If your favorite way to spend a fall weekend involves thermoses of coffee, early mornings, and quietly stalking game, the very few tools you take with you to go hunting are all vital. After all, you don’t want to be so weighted down you can’t move without clanking, but you also want to ensure you have everything necessary for the day. After all, you wouldn’t want to have to swing back by your truck to grab your gun after finding a great buck. And, if you’re new to the hunting community, you may have noticed that two of the most popular topics that come up time and again are: the best/biggest/most challenging prey and what your firearm of choice is. One of the more popular questions lately has been whether the AR 15 is appropriate to hunt with, or if it’s either not enough or too much power. So, that begs the question: is the AR 15 actually good for hunting?
Pros and Cons
One of the primary arguments simultaneously used both for and against using the AR 15 for hunting is the caliber of the standard sized rounds (.223). At the same time, the AR is a semi-automatic rifle; it was designed to fire a round, expel the spent cartridge, reload the chamber, and fire again in rapid succession. This is distinctly different from a shotgun that you have to reload every time you fire. One of the primary arguments against using the AR to hunt is that the combination of standard ammunition size and the semi-automatic nature can encourage hunters to “spray and pray,” by which we mean that the tendency can develop to fire several rounds quickly and just hope they’re close enough. On the flip side, if you have to stop and reload in between rounds, you’re likely going to be a bit more cautious and take the time to aim more carefully. In that regard, depending on what you’re hunting, the .223 rounds that fit a standard AR 15 can be too much or far too little fire power. The answer to whether the AR 15 is great for hunting depends more on what you’re hunting—and if you’re using the standard .223 caliber rounds.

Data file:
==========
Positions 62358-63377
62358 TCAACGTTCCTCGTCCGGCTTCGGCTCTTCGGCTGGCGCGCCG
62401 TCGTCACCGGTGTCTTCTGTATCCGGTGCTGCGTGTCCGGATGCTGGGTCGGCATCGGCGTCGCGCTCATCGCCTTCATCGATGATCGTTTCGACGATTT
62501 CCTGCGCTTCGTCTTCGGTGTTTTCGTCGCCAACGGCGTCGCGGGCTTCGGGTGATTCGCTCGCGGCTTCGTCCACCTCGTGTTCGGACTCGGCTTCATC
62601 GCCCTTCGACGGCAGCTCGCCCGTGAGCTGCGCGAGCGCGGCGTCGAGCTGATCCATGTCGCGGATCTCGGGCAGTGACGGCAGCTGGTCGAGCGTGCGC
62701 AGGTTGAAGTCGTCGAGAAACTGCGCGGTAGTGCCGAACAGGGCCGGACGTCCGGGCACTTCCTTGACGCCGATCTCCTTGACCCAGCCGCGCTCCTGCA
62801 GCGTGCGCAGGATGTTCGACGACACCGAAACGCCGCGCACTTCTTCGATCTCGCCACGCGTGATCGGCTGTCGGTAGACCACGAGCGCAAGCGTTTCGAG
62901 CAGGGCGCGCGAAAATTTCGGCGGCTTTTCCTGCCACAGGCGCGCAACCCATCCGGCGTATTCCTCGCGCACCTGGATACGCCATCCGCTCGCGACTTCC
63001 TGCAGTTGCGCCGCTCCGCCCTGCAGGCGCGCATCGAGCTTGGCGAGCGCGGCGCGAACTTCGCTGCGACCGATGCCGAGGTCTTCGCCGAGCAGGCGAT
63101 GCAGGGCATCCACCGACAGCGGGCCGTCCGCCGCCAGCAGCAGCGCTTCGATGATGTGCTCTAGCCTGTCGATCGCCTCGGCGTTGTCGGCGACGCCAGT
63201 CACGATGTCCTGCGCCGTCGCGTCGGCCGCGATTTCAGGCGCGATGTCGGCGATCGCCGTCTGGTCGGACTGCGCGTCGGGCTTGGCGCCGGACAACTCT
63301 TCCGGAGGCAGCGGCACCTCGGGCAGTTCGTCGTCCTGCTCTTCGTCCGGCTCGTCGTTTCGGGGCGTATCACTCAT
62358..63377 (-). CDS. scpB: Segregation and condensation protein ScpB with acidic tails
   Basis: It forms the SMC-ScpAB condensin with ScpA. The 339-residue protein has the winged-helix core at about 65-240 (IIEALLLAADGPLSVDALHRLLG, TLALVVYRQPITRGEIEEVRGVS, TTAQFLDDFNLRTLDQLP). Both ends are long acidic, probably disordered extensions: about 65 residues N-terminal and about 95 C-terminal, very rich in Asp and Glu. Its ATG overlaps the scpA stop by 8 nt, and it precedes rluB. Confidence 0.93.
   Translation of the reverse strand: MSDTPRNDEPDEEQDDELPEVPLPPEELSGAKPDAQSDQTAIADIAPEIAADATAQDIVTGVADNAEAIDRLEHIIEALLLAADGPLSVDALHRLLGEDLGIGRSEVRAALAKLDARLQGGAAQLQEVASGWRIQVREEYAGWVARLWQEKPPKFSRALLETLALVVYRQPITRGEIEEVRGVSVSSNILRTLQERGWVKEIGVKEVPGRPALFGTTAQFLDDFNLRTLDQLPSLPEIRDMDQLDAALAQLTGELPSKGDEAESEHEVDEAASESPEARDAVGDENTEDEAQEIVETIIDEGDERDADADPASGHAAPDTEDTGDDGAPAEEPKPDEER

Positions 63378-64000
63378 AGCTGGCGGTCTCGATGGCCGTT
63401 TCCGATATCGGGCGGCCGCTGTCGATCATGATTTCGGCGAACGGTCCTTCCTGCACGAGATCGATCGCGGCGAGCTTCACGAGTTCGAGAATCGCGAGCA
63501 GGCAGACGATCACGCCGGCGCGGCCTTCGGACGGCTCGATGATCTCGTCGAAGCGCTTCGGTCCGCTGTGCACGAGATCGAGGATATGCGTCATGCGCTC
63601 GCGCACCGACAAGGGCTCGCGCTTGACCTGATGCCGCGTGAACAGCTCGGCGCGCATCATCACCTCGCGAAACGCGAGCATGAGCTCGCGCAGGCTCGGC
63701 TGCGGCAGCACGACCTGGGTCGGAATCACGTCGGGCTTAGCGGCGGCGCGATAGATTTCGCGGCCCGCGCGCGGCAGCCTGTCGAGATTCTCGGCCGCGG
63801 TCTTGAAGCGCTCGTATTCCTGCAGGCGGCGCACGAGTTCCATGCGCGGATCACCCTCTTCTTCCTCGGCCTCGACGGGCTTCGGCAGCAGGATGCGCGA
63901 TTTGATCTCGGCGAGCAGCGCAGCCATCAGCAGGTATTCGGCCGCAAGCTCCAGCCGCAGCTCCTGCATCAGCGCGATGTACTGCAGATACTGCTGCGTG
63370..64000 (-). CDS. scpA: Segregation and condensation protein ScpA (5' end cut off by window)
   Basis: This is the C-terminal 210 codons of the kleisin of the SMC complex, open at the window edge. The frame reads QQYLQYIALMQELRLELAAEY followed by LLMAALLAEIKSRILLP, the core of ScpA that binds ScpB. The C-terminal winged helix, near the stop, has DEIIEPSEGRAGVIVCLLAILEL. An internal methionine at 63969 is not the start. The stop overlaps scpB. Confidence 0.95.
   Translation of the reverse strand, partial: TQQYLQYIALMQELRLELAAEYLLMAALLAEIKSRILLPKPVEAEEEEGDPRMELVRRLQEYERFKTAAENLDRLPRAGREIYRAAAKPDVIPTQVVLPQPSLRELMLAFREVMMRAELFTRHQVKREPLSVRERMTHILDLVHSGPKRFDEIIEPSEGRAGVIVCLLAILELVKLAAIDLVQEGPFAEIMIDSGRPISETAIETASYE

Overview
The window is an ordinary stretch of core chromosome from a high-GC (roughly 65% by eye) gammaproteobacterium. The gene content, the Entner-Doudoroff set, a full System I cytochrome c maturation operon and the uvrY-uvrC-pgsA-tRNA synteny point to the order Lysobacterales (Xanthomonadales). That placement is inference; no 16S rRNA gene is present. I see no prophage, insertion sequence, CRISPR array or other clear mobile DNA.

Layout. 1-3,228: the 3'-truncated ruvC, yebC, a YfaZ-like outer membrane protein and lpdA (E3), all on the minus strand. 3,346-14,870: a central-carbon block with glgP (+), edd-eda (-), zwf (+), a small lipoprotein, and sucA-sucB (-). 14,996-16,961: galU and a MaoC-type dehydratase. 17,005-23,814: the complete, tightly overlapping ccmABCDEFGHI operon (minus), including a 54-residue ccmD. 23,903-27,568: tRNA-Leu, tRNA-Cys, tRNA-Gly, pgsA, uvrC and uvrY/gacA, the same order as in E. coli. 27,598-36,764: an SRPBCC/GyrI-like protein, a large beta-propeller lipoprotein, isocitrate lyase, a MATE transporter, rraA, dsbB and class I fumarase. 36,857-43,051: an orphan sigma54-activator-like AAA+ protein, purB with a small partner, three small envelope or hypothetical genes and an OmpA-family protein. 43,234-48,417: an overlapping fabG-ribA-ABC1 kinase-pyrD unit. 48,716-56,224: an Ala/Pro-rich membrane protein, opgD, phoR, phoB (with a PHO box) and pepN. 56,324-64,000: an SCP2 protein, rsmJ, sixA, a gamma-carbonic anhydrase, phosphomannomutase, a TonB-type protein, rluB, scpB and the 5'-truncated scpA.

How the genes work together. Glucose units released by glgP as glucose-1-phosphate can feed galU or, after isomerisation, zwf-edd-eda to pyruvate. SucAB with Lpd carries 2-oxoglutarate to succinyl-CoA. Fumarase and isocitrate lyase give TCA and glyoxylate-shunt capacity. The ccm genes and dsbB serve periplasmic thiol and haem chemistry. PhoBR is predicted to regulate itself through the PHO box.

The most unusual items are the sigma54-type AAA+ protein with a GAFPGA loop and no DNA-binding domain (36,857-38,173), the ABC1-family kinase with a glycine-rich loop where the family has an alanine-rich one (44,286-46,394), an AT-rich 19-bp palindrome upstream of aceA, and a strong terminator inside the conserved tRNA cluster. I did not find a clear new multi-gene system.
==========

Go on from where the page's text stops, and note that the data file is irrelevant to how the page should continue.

Let’s Talk Firepower
As we’ve discussed time and time again, the AR is great because you can customize it down to the nth detail. With the right modifications, this can even include what size rounds you can shoot. The .223 caliber round is really only useful and appropriate for smaller game, definitely not for use on bigger animals like deer or elk. The use on larger game is likely where a lot of the “spray and pray” stereotyping comes from. With .223 rounds, it would take a lot of effort to slow down an elk, let alone stop it. At which point, animal cruelty is a serious concern and a lot of the meat may be largely unusable because of the spread. However, the AR 15 was designed to be a lighter long-range firearm, so it sounds, theoretically, like a great option for hunting. With the appropriate modifications, the AR can shoot a .277 caliber round, which will pack enough of a punch to kill a deer on the first shot, rather than just causing injury and a slower death. Or, if you prefer to stick with the standard sized rounds, try for smaller game like feral pigs and goats.
Many hunters prefer to use the AR 15 for hunting because there are a number of advantages. The primary among these is the combination of weight and ease. The AR was designed specifically to be lighter than other options at the time, so if you’ll be hiking for a while, that weight difference can mean a great deal. In addition, the AR can be disassembled and reassembled pretty quickly. For hunters who will be in hilly, mountainous, or rough terrain, the AR allows you to disassemble and stow in a pack until you reach the point you’re actively stalking game. It also offers the accuracy to take the kill shot the first time, assuming you have the right caliber rounds.
With the best AR accessories and modifications, your AR can be an appropriate and useful hunting tool. Whether you’re looking for a KMR handguard or a new carrier group, Bootleg, Inc. has the best custom AR parts; shop our online store today!